The use of intravenous contrast before CT imaging is safe for most patients, according to a large study published online on Tuesday in Radiology. Researchers from the Mayo Clinic in Rochester, MN, found no difference in complication rates between patients who received contrast and those who did not.
Half of the 80 million CT scans performed in the U.S. each year are preceded by the injection of iodine-based contrast material. Despite rare reports of acute kidney injury, there is scant evidence that the practice is harming patients, wrote lead author Dr. Robert McDonald, PhD, and colleagues (Radiology, September 9, 2014).
The risky reputation comes mostly from prior uncontrolled studies suggesting that patients who develop contrast-induced nephropathy (CIN) have increased risk of dialysis and death compared with patients who do not develop CIN. Those with pre-existing renal function concerns, particularly acute renal failure, chronic renal failure, or diabetes mellitus, are thought to be at the greatest risk, the authors wrote.
In their retrospective study, the researchers sought to assess the risk of emergent dialysis and short-term mortality after the use of intravenous iodinated contrast material.
McDonald and colleagues looked at all contrast-enhanced and unenhanced abdominal, pelvic, and chest CT scans from 2000 to 2010, and they identified patients with pre-existing diabetes mellitus, congestive heart failure, or chronic or acute renal failure.
The researchers documented the effects of contrast on acute kidney injury, defined as serum creatinine levels more than 0.5 mg/dL (44.2 mmol/L) above baseline within 24 to 72 hours of contrast exposure, and dialysis or death within 30 days of exposure using odds ratios (ORs) and hazard ratios (HRs).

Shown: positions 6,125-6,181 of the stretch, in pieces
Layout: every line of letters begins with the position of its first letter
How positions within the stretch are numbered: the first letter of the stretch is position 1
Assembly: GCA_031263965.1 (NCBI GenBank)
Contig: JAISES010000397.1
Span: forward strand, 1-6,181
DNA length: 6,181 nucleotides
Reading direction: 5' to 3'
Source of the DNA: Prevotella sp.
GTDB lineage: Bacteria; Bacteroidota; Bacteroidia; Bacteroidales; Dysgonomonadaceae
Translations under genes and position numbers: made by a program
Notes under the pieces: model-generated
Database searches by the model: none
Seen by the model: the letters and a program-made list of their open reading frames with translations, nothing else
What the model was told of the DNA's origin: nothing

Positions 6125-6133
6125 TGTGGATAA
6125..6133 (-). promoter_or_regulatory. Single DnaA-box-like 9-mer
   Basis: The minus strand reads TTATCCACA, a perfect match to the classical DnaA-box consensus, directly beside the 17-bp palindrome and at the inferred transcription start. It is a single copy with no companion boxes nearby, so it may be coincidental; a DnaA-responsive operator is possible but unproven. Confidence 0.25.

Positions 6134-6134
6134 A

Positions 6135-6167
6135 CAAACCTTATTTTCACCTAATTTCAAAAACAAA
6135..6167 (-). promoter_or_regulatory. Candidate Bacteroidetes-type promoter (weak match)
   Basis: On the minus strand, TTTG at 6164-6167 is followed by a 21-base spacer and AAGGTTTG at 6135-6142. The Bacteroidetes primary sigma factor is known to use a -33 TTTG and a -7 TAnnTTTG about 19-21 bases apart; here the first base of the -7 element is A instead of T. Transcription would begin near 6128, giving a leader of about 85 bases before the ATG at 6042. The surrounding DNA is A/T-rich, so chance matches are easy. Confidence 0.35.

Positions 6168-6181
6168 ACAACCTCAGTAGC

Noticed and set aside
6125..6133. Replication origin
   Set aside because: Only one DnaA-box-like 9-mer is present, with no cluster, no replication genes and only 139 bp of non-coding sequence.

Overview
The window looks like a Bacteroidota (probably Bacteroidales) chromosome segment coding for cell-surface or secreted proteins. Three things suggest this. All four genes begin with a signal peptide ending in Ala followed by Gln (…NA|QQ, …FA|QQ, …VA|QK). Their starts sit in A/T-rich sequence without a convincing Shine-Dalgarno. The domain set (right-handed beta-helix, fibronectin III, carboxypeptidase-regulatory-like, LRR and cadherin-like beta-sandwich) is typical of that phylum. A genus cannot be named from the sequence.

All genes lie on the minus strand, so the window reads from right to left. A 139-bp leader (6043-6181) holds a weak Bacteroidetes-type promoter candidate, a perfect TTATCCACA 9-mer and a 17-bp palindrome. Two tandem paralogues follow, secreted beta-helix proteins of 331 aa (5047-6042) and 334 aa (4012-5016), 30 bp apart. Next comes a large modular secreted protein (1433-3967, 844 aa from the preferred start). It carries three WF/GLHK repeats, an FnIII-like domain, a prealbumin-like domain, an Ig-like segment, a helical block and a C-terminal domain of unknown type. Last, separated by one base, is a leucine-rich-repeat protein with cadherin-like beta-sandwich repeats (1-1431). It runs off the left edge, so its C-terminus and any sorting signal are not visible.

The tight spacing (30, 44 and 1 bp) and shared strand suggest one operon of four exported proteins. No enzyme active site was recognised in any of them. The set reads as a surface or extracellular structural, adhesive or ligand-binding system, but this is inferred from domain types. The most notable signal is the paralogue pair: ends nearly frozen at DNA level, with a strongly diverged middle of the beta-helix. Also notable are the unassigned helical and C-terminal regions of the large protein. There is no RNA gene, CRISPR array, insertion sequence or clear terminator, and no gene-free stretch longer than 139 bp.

Among the 21,346 patients,10,673 had received contrast and 10,673 had not, according to the authors.
|Risk of complications after CT contrast administration|
|Acute kidney injury||0.94||0.38|
Patients who developed acute kidney injury had higher rates of dialysis and mortality, but contrast material exposure was not an independent risk factor for either outcome. For dialysis, the odds ratio was 0.89 (95% confidence interval: 0.40-2.01, p = 0.78), and for mortality, the hazard ratio was 1.03 (95% confidence interval: 0.82-1.32, p = 0.63).
The results were the same among patients with compromised kidney function and comorbidities such as congestive heart failure and diabetes, which are assumed to predispose a patient to acute kidney injury.
"These results challenge long-held assumptions regarding the presumed nephrotoxic risk of intravenous contrast material," McDonald said in a statement. "We hope that our findings will help refine the safety profile of these contrast agents."